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Encyclopedia > Mestizo
Mestizo
Notable Mestizos:
Porfirio Díaz and Inca Garcilaso de la Vega
Total population

Official population numbers are unknown. Image File history File links Question_book-3. ... Image File history File links Download high resolution version (3465x4708, 2062 KB) en: Porfirio Díaz, former Mexican president. ... Image File history File links No higher resolution available. ... José de la Cruz Porfirio Díaz Mori (15 September 1830 – 2 July 1915) was a Mexican-American War volunteer, French Intervention hero, and President of Mexico. ... Garcilaso de la Vega, (b. ...

Regions with significant populations
Latin America
Languages
Predominantly Spanish, (with a minority of other languages), while Mestiço speaks Portuguese, and Métis speak French.
Religions
Christianity (Predominantly Roman Catholic, with a minority of Protestant); and other religions.
Related ethnic groups
European (mostly Spanish, Portuguese, French and Italian), Amerindian people, and Austronesian people.

Mestizo is a Spanish term that was formerly used in the Spanish Empire and continues to be used today in Latin America to refer to people of mixed European (Spaniard) and Amerindian ancestry living in the region of Latin America.[1] The word originated from the Romance language / Latin word Mixticius, meaning "mixed." In the Portuguese and French languages, the words Mestiço and Métis were also used in the Portuguese and French Empire to identify individuals of mixed European and Amerindian ancestry. Latin America consists of the countries of South America and some of North America (including Central America and some the islands of the Caribbean) whose inhabitants mostly speak Romance languages, although Native American languages are also spoken. ... Topics in Christianity Movements · Denominations Ecumenism · Relation to other religions Preaching · Prayer Music · Liturgy · Calendar Symbols · Art · Criticism Christianity Portal This box:      Christianity is a monotheistic[1] religion centered on the life and teachings of Jesus of Nazareth as presented in the New Testament. ... The Roman Catholic Church, most often spoken of simply as the Catholic Church, is the largest Christian church, with over one billion members. ... Protestantism is a general grouping of denominations within Christianity. ... The European peoples are the various nations and ethnic groups of Europe. ... Languages Italian, Sicilian, Neapolitan, Corsican, Sardinian, Emiliano-Romagnolo, Ligurian, Lombard, Piedmontese, Venetian, Ladin, Friulian Religions predominantly Roman Catholic      The Italians are a Southern European ethnic group found primarily in Italy and in a wide-ranging diaspora throughout Western Europe, the Americas and Australia. ... For other uses, see Native Americans (disambiguation). ... The Austronesian people are a population group in Oceania and Southeast Asia who speak or had ancestors who spoke one of the Austronesian languages. ... An anachronous map of the overseas Spanish Empire (1492-1898) in red, and the Spanish Habsburg realms in Europe (1516-1714) in orange. ... Latin America consists of the countries of South America and some of North America (including Central America and some the islands of the Caribbean) whose inhabitants mostly speak Romance languages, although Native American languages are also spoken. ... For other uses, see Native Americans (disambiguation). ... The Romance languages, also called Romanic languages, are a subfamily of the Italic languages, specifically the descendants of the Vulgar Latin dialects spoken by the common people evolving in different areas after the break-up of the Roman Empire. ... Latin was the language originally spoken in the region around Rome called Latium. ... The term French Empire can refer to: The First French Empire of Napoleon Bonaparte (1804 - 1814 or 1815) The Second French Empire of Napoleon III (1852 - 1870) The Second French Colonial Empire (1830 - 1960) This is a disambiguation page — a navigational aid which lists other pages that might otherwise share...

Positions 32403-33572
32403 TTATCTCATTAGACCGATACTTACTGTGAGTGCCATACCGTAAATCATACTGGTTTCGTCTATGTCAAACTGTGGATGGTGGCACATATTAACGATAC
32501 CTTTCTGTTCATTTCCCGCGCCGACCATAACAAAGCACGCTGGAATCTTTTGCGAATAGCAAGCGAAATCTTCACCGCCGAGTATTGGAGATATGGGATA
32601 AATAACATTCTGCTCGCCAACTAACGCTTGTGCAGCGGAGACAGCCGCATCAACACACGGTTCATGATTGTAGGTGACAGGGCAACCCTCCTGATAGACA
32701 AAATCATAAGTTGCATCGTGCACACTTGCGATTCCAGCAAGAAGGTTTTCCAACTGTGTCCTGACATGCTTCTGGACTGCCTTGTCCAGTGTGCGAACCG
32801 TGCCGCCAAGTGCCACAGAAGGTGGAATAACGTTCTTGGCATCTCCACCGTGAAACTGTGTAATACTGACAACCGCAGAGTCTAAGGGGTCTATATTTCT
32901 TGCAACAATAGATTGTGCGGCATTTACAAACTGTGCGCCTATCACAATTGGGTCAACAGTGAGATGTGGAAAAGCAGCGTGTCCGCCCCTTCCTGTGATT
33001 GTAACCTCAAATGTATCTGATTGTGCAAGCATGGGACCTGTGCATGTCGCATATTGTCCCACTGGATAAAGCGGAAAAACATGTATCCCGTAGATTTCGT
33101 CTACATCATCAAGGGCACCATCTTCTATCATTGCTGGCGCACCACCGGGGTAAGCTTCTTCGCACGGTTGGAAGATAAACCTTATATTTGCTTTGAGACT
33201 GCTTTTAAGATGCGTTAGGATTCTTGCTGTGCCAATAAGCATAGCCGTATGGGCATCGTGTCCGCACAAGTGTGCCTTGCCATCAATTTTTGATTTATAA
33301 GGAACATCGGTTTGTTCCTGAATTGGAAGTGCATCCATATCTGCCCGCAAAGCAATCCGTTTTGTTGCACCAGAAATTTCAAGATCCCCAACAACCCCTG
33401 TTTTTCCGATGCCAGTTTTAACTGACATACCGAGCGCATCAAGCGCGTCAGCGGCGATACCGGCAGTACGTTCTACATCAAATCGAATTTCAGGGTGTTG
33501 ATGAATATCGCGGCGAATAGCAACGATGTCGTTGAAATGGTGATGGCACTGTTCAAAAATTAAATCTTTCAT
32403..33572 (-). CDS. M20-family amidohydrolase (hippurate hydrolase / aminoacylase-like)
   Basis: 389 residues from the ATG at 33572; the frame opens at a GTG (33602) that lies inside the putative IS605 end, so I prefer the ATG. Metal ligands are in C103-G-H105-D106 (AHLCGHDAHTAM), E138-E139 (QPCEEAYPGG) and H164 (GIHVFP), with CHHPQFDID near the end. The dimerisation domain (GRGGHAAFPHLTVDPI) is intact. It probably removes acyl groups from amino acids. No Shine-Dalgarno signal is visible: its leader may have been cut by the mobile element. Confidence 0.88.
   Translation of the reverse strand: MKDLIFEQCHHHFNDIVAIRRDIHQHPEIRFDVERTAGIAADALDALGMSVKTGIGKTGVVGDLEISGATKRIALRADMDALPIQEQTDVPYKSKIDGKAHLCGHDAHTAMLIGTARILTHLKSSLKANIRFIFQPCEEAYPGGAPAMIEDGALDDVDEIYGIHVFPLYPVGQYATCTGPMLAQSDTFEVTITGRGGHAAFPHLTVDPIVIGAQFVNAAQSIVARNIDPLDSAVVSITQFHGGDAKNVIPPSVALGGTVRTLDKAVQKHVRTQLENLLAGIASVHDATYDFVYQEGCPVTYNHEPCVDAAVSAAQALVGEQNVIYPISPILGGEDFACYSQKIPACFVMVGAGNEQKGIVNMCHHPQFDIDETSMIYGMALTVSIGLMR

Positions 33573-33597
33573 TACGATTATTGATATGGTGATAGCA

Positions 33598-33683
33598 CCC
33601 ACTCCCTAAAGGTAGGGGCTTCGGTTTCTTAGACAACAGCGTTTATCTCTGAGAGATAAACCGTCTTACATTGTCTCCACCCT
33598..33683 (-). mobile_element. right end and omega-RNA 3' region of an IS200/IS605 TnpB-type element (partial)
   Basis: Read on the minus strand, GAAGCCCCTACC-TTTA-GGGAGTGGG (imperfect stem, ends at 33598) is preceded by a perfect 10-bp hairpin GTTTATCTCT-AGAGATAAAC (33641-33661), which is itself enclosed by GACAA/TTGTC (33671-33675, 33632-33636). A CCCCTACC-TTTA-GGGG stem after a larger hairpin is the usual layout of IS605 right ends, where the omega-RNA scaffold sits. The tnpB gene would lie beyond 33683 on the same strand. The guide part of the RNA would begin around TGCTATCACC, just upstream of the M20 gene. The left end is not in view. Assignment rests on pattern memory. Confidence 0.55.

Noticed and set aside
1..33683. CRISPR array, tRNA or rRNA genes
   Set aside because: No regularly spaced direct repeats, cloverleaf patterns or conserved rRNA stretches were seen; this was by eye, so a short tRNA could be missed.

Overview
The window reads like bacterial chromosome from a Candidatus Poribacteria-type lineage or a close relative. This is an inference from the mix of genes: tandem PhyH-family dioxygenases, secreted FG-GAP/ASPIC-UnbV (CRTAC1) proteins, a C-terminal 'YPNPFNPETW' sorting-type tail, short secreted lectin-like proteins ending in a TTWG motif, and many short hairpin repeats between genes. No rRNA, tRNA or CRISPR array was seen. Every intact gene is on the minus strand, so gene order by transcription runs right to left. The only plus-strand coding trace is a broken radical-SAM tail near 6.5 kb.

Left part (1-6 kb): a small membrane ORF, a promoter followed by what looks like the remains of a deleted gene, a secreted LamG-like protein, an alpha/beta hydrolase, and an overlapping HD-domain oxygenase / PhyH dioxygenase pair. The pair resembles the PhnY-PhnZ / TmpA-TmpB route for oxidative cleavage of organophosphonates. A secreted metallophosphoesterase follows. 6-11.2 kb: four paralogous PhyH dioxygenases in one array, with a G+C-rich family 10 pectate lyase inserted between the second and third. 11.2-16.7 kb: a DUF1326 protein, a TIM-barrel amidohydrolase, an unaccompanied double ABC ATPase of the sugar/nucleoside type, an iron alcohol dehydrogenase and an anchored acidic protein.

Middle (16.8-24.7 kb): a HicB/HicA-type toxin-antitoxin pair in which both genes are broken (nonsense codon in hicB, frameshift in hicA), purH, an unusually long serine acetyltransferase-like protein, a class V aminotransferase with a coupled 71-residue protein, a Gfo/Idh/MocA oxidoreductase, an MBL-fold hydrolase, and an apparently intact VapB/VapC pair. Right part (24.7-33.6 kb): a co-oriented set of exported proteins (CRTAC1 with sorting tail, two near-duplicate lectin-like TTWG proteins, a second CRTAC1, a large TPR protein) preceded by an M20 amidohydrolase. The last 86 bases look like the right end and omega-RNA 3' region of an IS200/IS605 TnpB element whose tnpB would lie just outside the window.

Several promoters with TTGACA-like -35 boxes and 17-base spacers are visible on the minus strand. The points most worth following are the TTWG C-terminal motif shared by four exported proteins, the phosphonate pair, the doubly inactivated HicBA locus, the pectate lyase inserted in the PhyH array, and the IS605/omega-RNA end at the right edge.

Contents

Americas

Spanish-speaking America

Main article: Hispanic America